‘And why? For no reason at all. For a failing culture that was not able to stand up for its own ideals any longer. Your feeling of guilt for what had happened in the twentieth century ruined your twenty-first century. But it’s our turn now, up there!’
‘Raoul, that’s not as simple as that. And I don’t think, it’ll be you that—’
‘Merda,’ he said, with a strangely distorted expression. ‘Why? Why can’t I understand? Because I’m too young?’ He felt for the door sensor. ‘Stop!’ he yelled at the driver. The man cursed but braked abruptly, causing the plastic readers and Virgin Mary statuettes hanging on the inside mirror to clank into the windscreen.
‘And what if you old people lost your clear view of the world? If we are the ones who see it the right way?’ Raoul leaned back into the car for a moment but he didn’t wait for an answer that never came anyway.
As he stormed away, his white shirt kept popping up among the crowd staring at the police operation.
Annabelle mixed herself another Bloody Mary; the ice clinked into the glass from the slot in the bar. With her drink in her hand, she stood in front of the window watching the statue of Christ the Redeemer extending his arms on the mountain. At first, it had protected the city there on top of the Corcovado, but the new laser technology had painted a new expression on its face: it was watching the sky, the frontier of space, which was to be broken through by the children of this city…. This made the widespread arms look like a gesture of offering. Annabelle contemplated Raoul’s words. Maybe it really was the end for them, Westerners. What remained was moralizing, trying to appreciate everyone even when it was time to act.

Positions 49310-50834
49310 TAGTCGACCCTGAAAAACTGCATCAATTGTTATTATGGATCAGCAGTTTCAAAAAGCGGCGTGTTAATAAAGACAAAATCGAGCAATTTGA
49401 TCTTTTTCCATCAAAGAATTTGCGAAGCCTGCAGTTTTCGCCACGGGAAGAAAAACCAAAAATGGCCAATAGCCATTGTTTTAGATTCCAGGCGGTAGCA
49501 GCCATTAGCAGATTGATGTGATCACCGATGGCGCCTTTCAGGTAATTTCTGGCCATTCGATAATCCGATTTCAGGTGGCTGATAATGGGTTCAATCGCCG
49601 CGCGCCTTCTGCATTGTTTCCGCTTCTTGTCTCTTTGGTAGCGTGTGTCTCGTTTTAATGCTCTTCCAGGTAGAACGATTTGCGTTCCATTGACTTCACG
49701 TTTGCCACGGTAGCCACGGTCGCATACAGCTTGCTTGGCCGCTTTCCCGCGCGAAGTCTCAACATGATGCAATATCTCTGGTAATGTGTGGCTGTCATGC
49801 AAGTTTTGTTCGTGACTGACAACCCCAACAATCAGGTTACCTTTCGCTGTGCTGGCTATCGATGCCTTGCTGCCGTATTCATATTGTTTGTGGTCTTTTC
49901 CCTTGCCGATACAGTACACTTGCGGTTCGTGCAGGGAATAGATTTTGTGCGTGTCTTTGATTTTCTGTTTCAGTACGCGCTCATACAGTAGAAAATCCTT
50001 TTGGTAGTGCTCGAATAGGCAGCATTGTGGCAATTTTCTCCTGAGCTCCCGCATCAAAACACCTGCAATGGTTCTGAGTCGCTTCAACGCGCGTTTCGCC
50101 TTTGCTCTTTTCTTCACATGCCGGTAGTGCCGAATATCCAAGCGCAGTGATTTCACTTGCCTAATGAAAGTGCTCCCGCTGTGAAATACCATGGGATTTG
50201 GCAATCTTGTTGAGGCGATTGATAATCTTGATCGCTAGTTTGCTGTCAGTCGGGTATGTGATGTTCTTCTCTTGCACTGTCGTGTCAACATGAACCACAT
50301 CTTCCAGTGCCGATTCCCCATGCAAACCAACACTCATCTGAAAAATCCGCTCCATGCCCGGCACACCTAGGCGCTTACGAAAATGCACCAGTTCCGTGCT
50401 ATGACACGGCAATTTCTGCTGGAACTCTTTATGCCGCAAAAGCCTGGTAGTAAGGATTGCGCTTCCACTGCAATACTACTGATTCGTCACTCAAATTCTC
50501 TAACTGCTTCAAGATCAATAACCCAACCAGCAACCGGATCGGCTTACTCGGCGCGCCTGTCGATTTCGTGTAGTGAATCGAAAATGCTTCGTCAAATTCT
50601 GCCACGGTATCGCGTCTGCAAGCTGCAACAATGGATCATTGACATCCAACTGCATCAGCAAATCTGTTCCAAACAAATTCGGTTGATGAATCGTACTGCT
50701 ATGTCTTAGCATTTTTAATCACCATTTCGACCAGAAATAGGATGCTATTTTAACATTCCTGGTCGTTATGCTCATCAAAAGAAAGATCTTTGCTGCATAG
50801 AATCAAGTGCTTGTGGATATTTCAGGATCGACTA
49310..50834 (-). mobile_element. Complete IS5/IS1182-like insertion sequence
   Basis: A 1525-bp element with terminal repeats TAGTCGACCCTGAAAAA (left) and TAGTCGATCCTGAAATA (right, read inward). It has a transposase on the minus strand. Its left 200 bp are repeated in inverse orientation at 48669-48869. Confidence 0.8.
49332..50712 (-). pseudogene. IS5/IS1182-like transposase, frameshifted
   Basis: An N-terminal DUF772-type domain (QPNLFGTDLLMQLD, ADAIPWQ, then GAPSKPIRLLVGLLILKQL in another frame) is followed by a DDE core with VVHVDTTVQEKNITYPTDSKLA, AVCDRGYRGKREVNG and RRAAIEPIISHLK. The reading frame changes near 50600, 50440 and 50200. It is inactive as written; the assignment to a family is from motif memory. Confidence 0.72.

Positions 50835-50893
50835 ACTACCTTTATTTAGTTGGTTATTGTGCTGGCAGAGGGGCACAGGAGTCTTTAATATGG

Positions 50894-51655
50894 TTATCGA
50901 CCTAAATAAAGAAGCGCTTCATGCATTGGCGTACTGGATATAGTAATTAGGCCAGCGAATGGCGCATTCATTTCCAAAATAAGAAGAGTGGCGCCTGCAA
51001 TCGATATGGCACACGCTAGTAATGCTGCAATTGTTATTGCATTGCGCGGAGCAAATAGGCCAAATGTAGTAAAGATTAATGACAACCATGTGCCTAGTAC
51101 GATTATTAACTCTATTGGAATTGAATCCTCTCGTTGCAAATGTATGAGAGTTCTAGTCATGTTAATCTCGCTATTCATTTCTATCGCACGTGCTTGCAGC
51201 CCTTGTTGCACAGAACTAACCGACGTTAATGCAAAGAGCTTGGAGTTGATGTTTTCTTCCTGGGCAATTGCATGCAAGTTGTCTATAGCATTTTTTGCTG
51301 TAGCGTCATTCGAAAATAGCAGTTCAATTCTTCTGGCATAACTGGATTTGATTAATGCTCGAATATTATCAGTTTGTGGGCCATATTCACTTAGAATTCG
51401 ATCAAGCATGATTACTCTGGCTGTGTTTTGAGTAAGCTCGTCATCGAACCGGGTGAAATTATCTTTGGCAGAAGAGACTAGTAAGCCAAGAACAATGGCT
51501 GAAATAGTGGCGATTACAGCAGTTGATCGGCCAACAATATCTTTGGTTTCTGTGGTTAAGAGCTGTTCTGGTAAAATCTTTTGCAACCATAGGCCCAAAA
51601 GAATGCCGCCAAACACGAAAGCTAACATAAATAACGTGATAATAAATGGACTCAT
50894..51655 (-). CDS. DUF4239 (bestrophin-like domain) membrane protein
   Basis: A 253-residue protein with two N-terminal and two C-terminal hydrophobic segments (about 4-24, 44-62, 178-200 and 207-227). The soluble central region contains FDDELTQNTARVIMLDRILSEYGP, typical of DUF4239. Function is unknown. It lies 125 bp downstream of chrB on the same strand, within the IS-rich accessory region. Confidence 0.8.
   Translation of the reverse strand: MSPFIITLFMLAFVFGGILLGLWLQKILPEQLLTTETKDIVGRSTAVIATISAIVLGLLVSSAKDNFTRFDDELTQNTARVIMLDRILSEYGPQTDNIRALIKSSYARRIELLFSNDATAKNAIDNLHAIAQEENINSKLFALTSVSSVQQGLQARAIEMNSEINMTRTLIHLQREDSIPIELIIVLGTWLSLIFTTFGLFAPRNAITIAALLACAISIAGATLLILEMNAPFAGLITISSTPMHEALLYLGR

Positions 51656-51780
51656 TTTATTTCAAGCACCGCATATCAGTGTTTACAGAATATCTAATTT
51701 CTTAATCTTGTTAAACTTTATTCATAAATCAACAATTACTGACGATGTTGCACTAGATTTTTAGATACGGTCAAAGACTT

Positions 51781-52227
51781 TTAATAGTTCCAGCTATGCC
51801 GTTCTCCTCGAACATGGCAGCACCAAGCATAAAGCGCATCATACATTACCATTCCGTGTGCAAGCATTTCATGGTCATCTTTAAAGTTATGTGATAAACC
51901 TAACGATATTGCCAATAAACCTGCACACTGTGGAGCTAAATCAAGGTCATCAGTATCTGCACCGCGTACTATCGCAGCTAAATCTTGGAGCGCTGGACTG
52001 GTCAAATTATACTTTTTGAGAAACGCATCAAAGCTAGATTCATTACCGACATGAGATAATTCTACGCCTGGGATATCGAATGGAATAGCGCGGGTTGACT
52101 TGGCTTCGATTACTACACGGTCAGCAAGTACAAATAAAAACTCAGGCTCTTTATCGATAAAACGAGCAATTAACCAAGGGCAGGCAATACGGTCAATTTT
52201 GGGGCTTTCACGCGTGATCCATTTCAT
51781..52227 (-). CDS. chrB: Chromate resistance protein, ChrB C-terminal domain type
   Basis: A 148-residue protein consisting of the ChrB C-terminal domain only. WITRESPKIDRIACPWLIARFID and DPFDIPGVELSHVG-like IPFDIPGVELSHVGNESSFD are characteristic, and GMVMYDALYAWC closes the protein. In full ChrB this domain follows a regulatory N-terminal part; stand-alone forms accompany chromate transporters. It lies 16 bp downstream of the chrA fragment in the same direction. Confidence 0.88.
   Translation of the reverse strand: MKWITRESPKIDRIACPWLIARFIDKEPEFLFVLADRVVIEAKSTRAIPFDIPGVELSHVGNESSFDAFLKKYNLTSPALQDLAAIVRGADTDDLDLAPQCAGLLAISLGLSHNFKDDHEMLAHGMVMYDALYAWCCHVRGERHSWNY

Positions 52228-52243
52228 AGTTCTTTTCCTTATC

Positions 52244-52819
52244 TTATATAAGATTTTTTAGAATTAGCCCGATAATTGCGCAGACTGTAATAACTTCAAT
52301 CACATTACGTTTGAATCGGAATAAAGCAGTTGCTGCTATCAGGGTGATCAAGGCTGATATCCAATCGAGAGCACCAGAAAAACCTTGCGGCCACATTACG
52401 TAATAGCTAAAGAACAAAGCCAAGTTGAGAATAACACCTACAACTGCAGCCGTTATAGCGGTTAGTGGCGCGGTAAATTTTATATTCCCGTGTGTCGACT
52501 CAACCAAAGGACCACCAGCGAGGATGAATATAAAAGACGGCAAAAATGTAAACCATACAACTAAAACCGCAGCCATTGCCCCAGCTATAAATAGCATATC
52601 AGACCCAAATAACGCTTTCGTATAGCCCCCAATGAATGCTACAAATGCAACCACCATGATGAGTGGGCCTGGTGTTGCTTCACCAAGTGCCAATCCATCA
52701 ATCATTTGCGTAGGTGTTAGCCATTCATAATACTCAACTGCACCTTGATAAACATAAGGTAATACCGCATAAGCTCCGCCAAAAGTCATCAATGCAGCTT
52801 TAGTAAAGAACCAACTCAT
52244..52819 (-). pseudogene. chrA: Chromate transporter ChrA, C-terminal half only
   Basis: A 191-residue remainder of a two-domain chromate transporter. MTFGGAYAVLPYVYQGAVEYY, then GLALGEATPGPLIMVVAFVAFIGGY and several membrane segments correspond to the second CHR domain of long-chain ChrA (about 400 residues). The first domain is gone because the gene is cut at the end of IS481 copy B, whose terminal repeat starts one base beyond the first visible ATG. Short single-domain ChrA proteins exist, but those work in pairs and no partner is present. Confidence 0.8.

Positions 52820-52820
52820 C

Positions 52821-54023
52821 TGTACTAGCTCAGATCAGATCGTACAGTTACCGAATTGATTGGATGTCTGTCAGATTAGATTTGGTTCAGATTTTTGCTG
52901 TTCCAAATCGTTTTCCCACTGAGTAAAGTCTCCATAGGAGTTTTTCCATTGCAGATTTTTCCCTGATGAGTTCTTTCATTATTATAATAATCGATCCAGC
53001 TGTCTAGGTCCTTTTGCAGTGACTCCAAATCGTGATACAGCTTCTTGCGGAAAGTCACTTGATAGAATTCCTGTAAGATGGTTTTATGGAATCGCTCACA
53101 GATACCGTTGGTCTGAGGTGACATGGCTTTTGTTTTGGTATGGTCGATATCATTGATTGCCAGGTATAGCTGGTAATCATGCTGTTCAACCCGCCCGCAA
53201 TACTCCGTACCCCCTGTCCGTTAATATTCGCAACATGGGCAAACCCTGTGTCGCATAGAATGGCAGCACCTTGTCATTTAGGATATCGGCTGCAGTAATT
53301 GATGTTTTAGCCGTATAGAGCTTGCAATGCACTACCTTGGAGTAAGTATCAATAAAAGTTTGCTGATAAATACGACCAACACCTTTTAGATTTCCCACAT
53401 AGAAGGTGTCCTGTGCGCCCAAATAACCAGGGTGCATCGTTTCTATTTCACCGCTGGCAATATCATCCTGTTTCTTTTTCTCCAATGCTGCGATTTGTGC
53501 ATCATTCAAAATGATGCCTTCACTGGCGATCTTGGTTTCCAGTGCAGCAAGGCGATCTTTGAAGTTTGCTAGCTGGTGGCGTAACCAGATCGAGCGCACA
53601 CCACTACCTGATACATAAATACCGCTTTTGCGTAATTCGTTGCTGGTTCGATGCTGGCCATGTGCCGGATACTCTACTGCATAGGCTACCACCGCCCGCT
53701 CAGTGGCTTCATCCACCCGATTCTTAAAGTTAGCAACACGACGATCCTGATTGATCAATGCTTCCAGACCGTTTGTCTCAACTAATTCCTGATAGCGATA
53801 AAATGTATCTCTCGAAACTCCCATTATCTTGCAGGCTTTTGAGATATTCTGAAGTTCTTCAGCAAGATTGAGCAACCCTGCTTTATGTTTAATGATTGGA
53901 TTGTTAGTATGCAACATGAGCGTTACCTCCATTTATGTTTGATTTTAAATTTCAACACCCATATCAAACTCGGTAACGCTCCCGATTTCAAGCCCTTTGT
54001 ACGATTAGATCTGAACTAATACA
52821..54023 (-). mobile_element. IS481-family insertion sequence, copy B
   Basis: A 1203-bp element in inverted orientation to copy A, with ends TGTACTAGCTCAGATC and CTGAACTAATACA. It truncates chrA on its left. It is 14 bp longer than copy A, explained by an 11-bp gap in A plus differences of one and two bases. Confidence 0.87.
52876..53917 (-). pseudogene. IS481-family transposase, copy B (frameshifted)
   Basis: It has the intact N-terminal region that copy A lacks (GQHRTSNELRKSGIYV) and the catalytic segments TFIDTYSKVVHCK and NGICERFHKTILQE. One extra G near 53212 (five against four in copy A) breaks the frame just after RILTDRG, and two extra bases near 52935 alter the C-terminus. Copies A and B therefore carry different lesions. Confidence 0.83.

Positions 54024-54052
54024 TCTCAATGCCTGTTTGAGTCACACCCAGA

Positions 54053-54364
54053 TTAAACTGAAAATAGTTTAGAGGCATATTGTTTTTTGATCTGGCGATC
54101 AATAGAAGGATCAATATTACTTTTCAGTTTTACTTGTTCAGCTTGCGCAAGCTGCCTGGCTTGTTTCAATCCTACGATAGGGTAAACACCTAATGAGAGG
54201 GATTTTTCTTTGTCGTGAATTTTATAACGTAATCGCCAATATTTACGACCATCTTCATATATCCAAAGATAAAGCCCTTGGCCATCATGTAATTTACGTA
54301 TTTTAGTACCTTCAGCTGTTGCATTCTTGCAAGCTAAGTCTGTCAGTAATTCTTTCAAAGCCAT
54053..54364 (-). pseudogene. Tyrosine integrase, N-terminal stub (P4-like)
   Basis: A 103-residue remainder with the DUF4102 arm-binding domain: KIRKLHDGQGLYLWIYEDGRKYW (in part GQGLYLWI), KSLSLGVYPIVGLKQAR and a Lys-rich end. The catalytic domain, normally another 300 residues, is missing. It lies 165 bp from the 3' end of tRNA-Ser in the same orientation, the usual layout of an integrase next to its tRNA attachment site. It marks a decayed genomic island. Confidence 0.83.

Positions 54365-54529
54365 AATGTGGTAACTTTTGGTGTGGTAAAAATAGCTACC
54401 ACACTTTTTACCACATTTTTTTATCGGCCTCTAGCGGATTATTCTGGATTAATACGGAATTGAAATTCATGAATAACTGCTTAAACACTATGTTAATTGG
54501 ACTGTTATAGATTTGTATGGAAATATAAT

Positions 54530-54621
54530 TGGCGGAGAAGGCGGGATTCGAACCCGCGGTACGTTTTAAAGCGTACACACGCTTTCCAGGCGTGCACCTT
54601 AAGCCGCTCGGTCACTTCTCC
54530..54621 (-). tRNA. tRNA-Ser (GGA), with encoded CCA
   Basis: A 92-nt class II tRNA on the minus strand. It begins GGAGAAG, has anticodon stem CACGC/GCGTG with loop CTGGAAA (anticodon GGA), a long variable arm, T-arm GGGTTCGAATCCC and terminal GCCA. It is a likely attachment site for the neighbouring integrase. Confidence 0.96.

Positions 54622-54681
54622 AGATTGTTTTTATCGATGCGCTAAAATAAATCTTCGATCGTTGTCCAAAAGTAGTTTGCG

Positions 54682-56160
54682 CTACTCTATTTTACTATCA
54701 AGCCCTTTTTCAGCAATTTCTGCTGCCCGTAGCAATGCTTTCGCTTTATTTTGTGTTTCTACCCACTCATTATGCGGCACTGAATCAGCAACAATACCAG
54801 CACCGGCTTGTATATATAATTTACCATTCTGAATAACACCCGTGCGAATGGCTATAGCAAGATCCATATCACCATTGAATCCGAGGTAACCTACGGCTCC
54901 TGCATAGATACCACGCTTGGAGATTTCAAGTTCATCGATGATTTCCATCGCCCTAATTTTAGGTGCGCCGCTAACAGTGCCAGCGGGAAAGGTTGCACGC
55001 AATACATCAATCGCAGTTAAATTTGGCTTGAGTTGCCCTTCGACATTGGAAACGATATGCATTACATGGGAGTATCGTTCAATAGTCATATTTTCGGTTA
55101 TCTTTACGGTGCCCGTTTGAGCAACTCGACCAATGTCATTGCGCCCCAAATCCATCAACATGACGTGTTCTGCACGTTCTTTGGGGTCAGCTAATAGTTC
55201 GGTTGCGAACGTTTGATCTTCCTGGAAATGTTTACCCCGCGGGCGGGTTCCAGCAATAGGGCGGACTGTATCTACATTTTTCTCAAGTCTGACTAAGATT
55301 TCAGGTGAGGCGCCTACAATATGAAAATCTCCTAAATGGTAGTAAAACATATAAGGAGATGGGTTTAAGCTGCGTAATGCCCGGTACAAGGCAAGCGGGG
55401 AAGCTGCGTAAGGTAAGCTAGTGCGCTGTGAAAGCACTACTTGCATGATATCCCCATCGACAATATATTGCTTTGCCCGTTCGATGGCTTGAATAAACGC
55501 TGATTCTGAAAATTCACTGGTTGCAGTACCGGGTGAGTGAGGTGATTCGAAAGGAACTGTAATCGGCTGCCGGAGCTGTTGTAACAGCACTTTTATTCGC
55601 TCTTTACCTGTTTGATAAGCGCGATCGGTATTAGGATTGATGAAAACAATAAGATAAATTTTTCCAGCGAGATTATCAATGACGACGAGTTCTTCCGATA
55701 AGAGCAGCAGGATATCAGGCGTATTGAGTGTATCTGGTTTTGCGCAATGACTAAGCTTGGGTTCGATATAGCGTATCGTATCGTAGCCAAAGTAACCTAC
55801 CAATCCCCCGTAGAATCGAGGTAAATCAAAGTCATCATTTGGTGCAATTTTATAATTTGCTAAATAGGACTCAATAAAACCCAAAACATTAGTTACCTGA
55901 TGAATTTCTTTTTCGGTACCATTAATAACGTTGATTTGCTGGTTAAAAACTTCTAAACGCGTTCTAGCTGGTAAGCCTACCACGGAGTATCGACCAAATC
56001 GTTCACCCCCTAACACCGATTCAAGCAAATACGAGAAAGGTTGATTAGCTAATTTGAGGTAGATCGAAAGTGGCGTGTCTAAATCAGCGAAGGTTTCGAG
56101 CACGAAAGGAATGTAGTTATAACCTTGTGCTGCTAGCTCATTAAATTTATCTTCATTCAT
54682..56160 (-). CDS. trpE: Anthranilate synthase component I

If it was so, she was simply a criminal.
On the outside, the suitcase seemed a simple burgundy-red Samsonite. Most businesswomen had one exactly like it and in the world of the Rio consulate parties she was definitely considered one. The hidden drawer slid out from between the small wheels when she stroked the artificial leather covering in the right spots. The vial shone coldly, transparently, in Jesus’s light.
She wondered if she was doing it because she had never had children.
Raoul’s phone rang. There was no picture, but the boy answered her call. He may have remembered the number of the hotel. Or he may have been curious who the unfamiliar number belonged to.
‘Raoul? I only call you because I want to tell you something.’
The boy’s voice was distant and icy. ‘Look, Valeria, I think it’d be better for both of us if—’
‘Oh, you innocent, silly kid. I don’t want to talk about the two of us. Remember what you said in the taxi? About the ideals.’
‘You said we weren’t capable of action any longer. We old Westerners. All I wanted to say is that you were wrong. You’ll see. Good night.’
At ten to ten, along with the teeming crowd of visitors, Annabelle got into the cool foyer of Santa Cruz University, where, fastened to the stucco of the ceiling, old-fashioned ventilators were revolving. She had to queue at the main entrance and started to worry that she’d miss the speech.
Sunlight poured down from leaden skies and people had put all kinds of creams on their skin where it was left uncovered by their Sunday best, which made them look like the participants in some sort of voodoo ceremony. Reaching the top of the broad flight of stairs, Annabelle flashed the VIP card she had been issued in her capacity as a commercial delegate, and the sweating police personnel in their scanner goggles instantly stood aside.
She guessed Grenius would talk for some twenty minutes. After a bit more than half of that time had passed, she stood up and walked to the toilet.
Inside, the smell of sewage-water mingled with the oversweet odour of some industrial cleansing agent. Annabelle opened the door of the first box but, seeing that the toilet hadn’t been flushed, she turned around. She chose the farthest box, sat down on the seat and took out her tools.